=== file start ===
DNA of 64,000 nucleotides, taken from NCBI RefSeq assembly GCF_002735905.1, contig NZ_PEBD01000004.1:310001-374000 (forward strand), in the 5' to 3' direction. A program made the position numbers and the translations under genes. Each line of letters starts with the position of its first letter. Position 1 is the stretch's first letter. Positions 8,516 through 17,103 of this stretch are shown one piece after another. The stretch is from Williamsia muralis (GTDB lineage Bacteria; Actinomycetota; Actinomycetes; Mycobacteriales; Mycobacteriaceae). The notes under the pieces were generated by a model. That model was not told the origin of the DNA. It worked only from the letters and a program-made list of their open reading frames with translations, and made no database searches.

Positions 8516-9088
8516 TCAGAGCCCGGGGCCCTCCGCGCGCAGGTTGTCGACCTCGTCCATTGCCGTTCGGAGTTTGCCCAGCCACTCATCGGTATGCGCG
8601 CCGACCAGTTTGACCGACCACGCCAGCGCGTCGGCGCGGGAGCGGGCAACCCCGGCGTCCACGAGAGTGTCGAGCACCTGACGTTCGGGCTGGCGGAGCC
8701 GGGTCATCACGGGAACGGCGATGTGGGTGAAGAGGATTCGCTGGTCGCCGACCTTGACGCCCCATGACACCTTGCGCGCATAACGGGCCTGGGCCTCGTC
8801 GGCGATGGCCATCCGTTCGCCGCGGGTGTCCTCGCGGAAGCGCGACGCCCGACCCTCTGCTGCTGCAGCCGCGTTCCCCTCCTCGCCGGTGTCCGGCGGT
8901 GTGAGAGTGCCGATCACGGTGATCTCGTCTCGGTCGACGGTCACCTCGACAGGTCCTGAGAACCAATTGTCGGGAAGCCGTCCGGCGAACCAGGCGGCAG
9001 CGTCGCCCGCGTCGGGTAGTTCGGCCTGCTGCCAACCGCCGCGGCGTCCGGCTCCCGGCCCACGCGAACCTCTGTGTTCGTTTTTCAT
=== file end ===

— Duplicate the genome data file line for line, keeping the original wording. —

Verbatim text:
DNA of 64,000 nucleotides, taken from NCBI RefSeq assembly GCF_002735905.1, contig NZ_PEBD01000004.1:310001-374000 (forward strand), in the 5' to 3' direction. A program made the position numbers and the translations under genes. Each line of letters starts with the position of its first letter. Position 1 is the stretch's first letter. Positions 8,516 through 17,103 of this stretch are shown one piece after another. The stretch is from Williamsia muralis (GTDB lineage Bacteria; Actinomycetota; Actinomycetes; Mycobacteriales; Mycobacteriaceae). The notes under the pieces were generated by a model. That model was not told the origin of the DNA. It worked only from the letters and a program-made list of their open reading frames with translations, and made no database searches.

Positions 8516-9088
8516 TCAGAGCCCGGGGCCCTCCGCGCGCAGGTTGTCGACCTCGTCCATTGCCGTTCGGAGTTTGCCCAGCCACTCATCGGTATGCGCG
8601 CCGACCAGTTTGACCGACCACGCCAGCGCGTCGGCGCGGGAGCGGGCAACCCCGGCGTCCACGAGAGTGTCGAGCACCTGACGTTCGGGCTGGCGGAGCC
8701 GGGTCATCACGGGAACGGCGATGTGGGTGAAGAGGATTCGCTGGTCGCCGACCTTGACGCCCCATGACACCTTGCGCGCATAACGGGCCTGGGCCTCGTC
8801 GGCGATGGCCATCCGTTCGCCGCGGGTGTCCTCGCGGAAGCGCGACGCCCGACCCTCTGCTGCTGCAGCCGCGTTCCCCTCCTCGCCGGTGTCCGGCGGT
8901 GTGAGAGTGCCGATCACGGTGATCTCGTCTCGGTCGACGGTCACCTCGACAGGTCCTGAGAACCAATTGTCGGGAAGCCGTCCGGCGAACCAGGCGGCAG
9001 CGTCGCCCGCGTCGGGTAGTTCGGCCTGCTGCCAACCGCCGCGGCGTCCGGCTCCCGGCCCACGCGAACCTCTGTGTTCGTTTTTCAT